Underdog governor candidates work for votes in SD GOP primary
MITCHELL, S.D. — As two widely known Republicans vie for their party's nomination for governor, two other South Dakotans are waiting in the wings for their moment in the spotlight.
While U.S. Rep. Kristi Noem and state Attorney General Marty Jackley rake in the campaign cash, former state legislator Lora Hubbel and lawyer Terry LaFleur are working to get their name recognition up before next summer's GOP primary.
The pair of lesser-known candidates were in Mitchell this month, as well as Jackley, for a forum at Dakota Wesleyan University. Hubbel spoke with Forum News Service about the hurdles she faces challenging the Republican establishment. And she said the fact there's two well-known candidates in the field could help her cause.
"That's how (former Gov. Mike) Rounds won, he was a default candidate because the two powerhouses were beating each other up, so that could possibly happen again," Hubbel said.
In 2002, then-former state Sen. Mike Rounds overcame then-Attorney General Mark Barnett and former Lt. Gov. Steve T. Kirby in the Republican primary. Fifteen years later, Hubbel sees a similar window of opportunity for a third candidate.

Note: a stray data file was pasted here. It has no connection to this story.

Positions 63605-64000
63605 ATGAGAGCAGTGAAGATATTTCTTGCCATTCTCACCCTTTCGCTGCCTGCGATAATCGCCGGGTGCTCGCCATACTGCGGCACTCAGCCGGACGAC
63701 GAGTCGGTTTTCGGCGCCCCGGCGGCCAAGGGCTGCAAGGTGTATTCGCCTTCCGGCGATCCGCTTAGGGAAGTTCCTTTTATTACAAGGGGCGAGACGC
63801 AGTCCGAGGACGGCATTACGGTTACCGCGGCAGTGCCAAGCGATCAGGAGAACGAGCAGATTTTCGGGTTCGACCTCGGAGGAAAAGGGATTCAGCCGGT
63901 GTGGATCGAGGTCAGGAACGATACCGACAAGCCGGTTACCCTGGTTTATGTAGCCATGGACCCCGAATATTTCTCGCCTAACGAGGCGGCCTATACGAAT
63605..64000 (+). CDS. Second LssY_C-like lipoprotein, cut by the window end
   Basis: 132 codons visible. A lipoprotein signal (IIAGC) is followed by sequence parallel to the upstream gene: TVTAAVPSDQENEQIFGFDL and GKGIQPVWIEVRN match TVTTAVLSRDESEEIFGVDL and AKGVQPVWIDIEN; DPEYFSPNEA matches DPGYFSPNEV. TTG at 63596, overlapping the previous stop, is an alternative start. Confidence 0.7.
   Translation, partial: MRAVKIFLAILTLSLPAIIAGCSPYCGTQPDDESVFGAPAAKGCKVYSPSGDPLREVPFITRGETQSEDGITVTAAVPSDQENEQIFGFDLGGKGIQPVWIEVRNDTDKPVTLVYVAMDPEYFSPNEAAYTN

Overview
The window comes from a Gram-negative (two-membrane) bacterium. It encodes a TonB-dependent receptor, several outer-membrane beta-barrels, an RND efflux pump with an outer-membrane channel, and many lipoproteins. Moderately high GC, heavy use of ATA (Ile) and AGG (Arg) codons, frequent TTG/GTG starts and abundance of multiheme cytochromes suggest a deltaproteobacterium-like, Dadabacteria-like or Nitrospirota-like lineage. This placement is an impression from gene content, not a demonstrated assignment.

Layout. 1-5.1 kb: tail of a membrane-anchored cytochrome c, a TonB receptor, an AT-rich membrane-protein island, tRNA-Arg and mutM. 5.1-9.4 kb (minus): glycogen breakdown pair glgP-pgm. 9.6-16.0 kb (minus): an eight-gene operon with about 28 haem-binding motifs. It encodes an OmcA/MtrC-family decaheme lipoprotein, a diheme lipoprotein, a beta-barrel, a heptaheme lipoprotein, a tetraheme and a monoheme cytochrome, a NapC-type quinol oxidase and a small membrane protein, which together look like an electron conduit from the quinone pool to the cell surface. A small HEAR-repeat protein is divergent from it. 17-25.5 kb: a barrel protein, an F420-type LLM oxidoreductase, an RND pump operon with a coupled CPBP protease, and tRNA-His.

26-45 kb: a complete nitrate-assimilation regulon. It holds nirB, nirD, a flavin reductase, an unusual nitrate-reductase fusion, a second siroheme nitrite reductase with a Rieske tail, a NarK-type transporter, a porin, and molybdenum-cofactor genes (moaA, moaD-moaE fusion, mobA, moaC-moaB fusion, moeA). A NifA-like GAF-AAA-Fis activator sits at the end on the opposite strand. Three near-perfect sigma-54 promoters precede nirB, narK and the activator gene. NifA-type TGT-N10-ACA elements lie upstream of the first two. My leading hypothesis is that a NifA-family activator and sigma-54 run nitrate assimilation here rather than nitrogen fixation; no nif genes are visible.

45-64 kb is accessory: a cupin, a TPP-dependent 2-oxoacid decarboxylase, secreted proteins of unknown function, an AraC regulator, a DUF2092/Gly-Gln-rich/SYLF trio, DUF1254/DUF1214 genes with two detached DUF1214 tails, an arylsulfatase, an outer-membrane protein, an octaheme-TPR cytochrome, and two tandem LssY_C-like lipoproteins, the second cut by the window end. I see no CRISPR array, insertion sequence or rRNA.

Hubbel, of Sioux Falls, is no political newcomer. She challenged Gov. Dennis Daugaard in the 2014 Republican primary for governor, bringing home 14,196 votes to Daugaard's 60,017. But she's still not getting attention from at least one of her competitors.
In mid-October, Jackley challenged Noem to a "clean" campaign pledge. Noem declined the pledge for a campaign free of political barbs and name-calling, and she was the only candidate asked.
There was no mention of Hubbel, nor LaFleur, who's perhaps the least known candidate in the field.
Hubbel has at least one advantage in the primary. In the 2014 GOP primary, every Republican voter saw her name on the ballot for governor, an edge lacking in the LaFleur camp.
At the DWU forum this month, LaFleur spent significant time attempting to familiarize prospective voters with his past, a history scattered with tales like overcoming adversity of being a non-traditional student and earning a law degree. When asked about the issues facing the state, LaFleur hoped to turn more power over to the people.
"You should have a say in every aspect of what's going on in the state," LaFleur said during the forum. " ... Nothing should ever be done without the consensus of the voters."
While the forum offered the pair of longshots an opportunity to earn facetime with a new crowd, overcoming the bountiful campaign chests of Jackley and Noem would only be the first hurdle. Democratic state Sen. Billie Sutton will likely be the candidate a Republican nominee faces in the November 2018 election.